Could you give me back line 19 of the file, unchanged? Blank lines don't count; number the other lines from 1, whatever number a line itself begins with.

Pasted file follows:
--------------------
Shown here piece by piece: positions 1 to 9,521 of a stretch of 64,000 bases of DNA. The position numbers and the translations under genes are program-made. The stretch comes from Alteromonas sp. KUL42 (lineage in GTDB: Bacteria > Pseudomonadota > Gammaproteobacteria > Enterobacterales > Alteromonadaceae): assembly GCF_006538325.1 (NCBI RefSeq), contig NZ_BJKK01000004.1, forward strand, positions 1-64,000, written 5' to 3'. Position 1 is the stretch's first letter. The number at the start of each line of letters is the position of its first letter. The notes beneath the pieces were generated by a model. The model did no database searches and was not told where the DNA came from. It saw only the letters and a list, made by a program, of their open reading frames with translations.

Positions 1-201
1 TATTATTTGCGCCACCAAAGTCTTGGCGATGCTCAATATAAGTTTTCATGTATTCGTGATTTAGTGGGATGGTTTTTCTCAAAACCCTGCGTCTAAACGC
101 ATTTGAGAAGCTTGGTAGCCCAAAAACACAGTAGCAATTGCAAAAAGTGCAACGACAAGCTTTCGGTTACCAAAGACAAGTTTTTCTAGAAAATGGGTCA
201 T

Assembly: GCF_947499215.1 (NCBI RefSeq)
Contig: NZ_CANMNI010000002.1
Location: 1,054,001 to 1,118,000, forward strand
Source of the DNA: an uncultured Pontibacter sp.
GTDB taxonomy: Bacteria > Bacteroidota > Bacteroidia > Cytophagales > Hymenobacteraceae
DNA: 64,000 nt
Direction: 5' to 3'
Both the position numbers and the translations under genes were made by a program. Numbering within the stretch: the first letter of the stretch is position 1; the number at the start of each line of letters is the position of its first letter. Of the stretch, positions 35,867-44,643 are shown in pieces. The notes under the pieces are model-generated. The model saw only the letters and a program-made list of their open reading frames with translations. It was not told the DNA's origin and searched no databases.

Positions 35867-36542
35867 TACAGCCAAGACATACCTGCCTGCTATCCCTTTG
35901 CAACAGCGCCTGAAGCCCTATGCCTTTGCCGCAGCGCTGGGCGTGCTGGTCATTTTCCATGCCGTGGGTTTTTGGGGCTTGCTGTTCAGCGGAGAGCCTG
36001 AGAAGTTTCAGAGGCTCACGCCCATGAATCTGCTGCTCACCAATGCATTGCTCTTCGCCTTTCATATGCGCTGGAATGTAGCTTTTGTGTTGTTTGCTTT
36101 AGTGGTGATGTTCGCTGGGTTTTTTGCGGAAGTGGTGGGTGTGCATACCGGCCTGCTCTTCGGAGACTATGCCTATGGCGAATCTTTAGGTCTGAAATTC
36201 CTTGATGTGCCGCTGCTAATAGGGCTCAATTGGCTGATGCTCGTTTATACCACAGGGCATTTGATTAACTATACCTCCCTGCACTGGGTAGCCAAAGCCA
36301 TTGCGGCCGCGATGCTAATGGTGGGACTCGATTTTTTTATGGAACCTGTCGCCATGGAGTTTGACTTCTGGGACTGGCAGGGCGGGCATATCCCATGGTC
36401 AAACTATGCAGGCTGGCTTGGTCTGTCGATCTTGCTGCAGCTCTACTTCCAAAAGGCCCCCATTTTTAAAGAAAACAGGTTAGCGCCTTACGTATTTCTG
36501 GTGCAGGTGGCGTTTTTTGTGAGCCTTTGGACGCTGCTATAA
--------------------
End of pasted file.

36201 CTTGATGTGCCGCTGCTAATAGGGCTCAATTGGCTGATGCTCGTTTATACCACAGGGCATTTGATTAACTATACCTCCCTGCACTGGGTAGCCAAAGCCA